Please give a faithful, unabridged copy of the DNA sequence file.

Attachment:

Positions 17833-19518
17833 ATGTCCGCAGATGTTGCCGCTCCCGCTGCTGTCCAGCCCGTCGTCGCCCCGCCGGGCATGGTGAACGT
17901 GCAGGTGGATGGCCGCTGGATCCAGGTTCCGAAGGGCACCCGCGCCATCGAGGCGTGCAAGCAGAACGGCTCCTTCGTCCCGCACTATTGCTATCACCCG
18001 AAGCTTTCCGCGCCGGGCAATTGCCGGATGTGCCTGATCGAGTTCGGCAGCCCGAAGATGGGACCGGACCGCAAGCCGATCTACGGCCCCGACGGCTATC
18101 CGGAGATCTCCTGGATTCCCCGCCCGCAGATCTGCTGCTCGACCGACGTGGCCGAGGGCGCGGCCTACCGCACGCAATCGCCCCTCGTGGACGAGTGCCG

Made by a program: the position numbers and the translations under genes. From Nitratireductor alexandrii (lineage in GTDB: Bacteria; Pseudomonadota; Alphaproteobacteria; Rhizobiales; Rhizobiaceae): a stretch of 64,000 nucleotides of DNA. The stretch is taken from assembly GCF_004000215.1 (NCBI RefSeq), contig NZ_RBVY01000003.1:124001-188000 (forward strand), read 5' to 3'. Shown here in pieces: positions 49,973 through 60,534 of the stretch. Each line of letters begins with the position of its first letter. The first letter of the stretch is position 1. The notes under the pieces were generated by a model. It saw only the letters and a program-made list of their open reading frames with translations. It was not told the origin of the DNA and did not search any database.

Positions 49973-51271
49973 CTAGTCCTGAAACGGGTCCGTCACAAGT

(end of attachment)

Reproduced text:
Positions 17833-19518
17833 ATGTCCGCAGATGTTGCCGCTCCCGCTGCTGTCCAGCCCGTCGTCGCCCCGCCGGGCATGGTGAACGT
17901 GCAGGTGGATGGCCGCTGGATCCAGGTTCCGAAGGGCACCCGCGCCATCGAGGCGTGCAAGCAGAACGGCTCCTTCGTCCCGCACTATTGCTATCACCCG
18001 AAGCTTTCCGCGCCGGGCAATTGCCGGATGTGCCTGATCGAGTTCGGCAGCCCGAAGATGGGACCGGACCGCAAGCCGATCTACGGCCCCGACGGCTATC
18101 CGGAGATCTCCTGGATTCCCCGCCCGCAGATCTGCTGCTCGACCGACGTGGCCGAGGGCGCGGCCTACCGCACGCAATCGCCCCTCGTGGACGAGTGCCG

Made by a program: the position numbers and the translations under genes. From Nitratireductor alexandrii (lineage in GTDB: Bacteria; Pseudomonadota; Alphaproteobacteria; Rhizobiales; Rhizobiaceae): a stretch of 64,000 nucleotides of DNA. The stretch is taken from assembly GCF_004000215.1 (NCBI RefSeq), contig NZ_RBVY01000003.1:124001-188000 (forward strand), read 5' to 3'. Shown here in pieces: positions 49,973 through 60,534 of the stretch. Each line of letters begins with the position of its first letter. The first letter of the stretch is position 1. The notes under the pieces were generated by a model. It saw only the letters and a program-made list of their open reading frames with translations. It was not told the origin of the DNA and did not search any database.

Positions 49973-51271
49973 CTAGTCCTGAAACGGGTCCGTCACAAGT